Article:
PREFACE: There are great Christian families on both sides of the Santa issue. This blog post is about how our family handles the concept of Santa.
As parents, Julie and I had to decide several years ago what we were going to do with Santa. In the interest of full disclosure – we don’t tell our children that a heavy-set guy with a long white beard is going to magically come into our home on Christmas Eve and bring them free gifts. Here’s why. When I was a kid, I never could sleep on Christmas Eve. I wanted to hear the reindeer on my roof! I couldn’t get over the magic of how Santa could be at the mall, and make it over to Hill’s Department store so quickly. Yet there were rumors that Santa wasn’t real and parents were actually the ones who bought the gifts. Also, I noticed that Santa brought me, an only child, really big and awesome gifts, while my little cousins in a large family down the street only got a few toys. I assumed, of course, they were just really bad kids.
I discovered the truth about Santa around age 8 when I figured I could get to the bottom of the rumors. I told the “Mall Santa” that I wanted all G.I. Joe toys, while telling my parents that I wanted He-Man action figures. When I woke up on Christmas morning, the tree was surrounded with a set of toys that would make Castle Grey Skull proud. The myth was over and my parents were busted. I was disappointed, but I couldn’t wait to go tell my cousins that they weren’t that bad after all!
So what does a Christian parent do with this massive character that’s all over our culture called Santa Claus? What about this religious tradition of celebrating Christ’s birth? How do we avoid developing materialistic children and lying to our kids?
WELL…our conclusion was to do our best to redeem Santa. We teach our kids the stories about St. Nicholas. He was a Pastor just like dad, he did some great things, and most importantly, he loved Jesus.
The late 200’s and early 300’s were an important time in church history. It was during this time that Christianity was legalized in the Roman Empire and ultimately became the state religion. It was also during this period that the heretic Arius had developed a significant following in Alexandria and he was teaching that Jesus was not fully God. It was at this time God raised up Athanasius of Alexandria to defend the Deity of Christ, which also led to the council of Nicaea in 325 where the Church came together to formulate a confession on the Deity of Christ.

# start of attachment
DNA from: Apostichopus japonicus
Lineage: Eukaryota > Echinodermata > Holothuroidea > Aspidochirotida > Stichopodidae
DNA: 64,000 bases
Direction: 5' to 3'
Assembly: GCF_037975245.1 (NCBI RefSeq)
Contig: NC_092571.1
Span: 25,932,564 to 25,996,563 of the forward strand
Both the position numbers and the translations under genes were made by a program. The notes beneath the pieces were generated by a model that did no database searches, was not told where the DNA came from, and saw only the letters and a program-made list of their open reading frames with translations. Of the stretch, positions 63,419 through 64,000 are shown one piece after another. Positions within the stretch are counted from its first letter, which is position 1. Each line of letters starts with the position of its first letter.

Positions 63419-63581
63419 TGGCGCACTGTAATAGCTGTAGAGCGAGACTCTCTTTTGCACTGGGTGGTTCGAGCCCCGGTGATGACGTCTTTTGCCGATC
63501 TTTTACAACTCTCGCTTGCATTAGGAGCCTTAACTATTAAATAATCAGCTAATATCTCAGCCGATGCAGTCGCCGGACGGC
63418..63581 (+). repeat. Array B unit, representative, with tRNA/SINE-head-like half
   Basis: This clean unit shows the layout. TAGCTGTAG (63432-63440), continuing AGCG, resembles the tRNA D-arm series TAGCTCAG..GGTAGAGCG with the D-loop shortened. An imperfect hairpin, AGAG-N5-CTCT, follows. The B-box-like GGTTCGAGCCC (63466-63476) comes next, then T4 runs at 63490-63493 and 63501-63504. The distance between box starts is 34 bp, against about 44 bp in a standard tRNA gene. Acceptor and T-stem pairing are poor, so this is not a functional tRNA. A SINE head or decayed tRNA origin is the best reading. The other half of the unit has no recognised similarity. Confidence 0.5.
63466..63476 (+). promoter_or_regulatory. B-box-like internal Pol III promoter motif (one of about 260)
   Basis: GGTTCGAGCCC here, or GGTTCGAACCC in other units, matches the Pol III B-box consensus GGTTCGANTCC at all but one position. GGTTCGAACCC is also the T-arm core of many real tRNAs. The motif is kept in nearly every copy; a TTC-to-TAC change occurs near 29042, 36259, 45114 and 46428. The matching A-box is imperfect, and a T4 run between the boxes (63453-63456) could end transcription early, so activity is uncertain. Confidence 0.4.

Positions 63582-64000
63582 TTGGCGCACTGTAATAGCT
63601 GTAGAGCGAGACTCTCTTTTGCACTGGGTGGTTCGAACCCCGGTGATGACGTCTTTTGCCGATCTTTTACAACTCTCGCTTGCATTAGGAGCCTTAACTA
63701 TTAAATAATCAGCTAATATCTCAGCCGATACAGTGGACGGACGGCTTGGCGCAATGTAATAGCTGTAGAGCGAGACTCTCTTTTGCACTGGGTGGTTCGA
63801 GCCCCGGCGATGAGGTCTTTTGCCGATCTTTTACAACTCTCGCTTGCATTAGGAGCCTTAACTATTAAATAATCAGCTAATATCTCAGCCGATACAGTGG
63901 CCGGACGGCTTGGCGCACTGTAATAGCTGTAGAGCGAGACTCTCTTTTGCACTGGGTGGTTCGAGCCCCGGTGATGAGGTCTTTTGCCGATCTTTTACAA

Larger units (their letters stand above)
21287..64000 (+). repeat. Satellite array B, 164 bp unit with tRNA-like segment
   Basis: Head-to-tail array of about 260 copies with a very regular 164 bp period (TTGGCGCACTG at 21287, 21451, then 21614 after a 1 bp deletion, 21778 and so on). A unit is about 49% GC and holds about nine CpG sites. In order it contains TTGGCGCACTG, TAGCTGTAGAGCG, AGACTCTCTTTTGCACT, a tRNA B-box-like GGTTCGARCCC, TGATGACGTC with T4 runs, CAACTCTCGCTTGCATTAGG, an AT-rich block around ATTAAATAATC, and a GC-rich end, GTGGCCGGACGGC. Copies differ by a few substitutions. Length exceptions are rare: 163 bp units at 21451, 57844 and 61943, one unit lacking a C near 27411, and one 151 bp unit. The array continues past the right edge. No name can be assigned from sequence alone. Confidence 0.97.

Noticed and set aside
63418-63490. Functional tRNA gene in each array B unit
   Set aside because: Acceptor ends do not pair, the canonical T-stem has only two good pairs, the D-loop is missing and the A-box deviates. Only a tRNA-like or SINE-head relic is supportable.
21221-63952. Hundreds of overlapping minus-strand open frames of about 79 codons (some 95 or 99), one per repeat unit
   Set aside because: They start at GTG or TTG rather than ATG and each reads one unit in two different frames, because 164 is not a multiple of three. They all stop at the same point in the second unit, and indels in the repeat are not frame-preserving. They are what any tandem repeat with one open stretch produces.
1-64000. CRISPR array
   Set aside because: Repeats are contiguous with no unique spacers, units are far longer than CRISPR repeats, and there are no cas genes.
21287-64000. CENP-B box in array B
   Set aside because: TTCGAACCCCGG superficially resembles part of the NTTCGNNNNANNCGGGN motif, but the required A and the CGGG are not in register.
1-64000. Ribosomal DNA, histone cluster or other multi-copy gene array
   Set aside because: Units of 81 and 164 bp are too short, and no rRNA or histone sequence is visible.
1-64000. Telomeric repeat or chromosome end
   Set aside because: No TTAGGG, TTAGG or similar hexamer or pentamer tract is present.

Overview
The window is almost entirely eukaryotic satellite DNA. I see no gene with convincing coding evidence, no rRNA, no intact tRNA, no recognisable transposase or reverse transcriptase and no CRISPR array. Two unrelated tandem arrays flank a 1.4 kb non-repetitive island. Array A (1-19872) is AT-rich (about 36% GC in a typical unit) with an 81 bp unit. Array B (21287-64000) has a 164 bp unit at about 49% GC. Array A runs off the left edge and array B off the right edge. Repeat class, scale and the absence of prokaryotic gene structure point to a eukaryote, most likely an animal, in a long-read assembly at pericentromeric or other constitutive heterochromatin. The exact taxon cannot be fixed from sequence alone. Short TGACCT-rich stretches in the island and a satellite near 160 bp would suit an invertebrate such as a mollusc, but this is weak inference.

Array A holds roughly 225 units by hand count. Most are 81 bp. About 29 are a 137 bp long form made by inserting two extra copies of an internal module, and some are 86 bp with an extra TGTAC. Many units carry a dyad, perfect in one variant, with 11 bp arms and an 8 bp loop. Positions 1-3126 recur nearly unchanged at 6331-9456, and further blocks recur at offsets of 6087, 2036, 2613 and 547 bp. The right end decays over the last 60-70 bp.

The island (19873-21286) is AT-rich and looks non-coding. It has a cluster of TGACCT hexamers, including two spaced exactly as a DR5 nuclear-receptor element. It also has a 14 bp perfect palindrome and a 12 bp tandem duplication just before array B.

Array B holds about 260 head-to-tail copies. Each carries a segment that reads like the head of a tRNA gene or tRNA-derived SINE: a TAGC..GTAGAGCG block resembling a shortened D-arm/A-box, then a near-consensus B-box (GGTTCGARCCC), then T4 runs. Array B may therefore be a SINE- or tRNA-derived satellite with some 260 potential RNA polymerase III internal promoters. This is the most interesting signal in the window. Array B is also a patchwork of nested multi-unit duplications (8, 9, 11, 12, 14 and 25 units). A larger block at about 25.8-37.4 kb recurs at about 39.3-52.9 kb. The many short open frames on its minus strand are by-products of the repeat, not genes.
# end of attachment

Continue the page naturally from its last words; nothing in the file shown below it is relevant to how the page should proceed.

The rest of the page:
In attendance at that Council of Nicaea was a Bishop from Myra in Lycia named Nicholas. This Nicholas cast his vote affirming his belief that Jesus Christ was God in the flesh. Like most of the pastors in attendance, Nicholas had suffered persecution for his faith. He had been imprisoned for preaching Jesus and he had been exiled. It was said that the vast majority of the men in attendance at the council of Nicaea were missing limbs and/or were blind, having been tortured for preaching Jesus.
Nicholas was born March 15, 270 AD to a Greek Family in Patara, a village in what is now Turkey. He became the Bishop of Myra in Lycia. Both Patara and Myra were cities visited by Paul during his missionary journeys (Acts 21 & 27).
Nicholas had been born into a wealthy family, but lost his parents to a plague when he was a young child. During a trip to Jerusalem, Nicholas was converted and ultimately leveraged his inherited wealth on behalf of the poor children of his homeland. According to theresurgence.com, “He was known to frequently give gifts to children, sometimes even hanging socks filled with treats and gifts. Perhaps his most famous act of kindness was helping three sisters. Because their family was too poor to pay for their wedding dowry, three young Christian women were facing a life of prostitution until Nicholas paid their dowry, thereby saving them from a horrible life of sexual slavery.”
Because he pastored in a seaport community, he became very popular among the Greek and Italian sailors. He was their pastor. Keep in mind that most of these sailors had worshiped the pagan Roman and Greek gods, so they were accustomed to praying to Poseidon prior to conversion. It was very common for converted Christians to replace their pagan traditions with Christian substitutes. Nicholas became the replacement for Poseidon and a type of Patron Saint for Sailors.
In the late 1100’s, the Catholic Church began to officially recognize Sainthood. It was after this that Nicholas was officially declared a Saint. Dec. 6th became the day when the Catholic Church celebrated Saint Nicholas. It really had nothing to do with the birth of Christ, but rather a celebration of this man Saint Nicolas the Bishop of Myra. Dec. 6th was a kid’s favorite holiday. That is, when parents would hide toys in the kids’ wooden shoes if they were Dutch and in their stockings if they were German.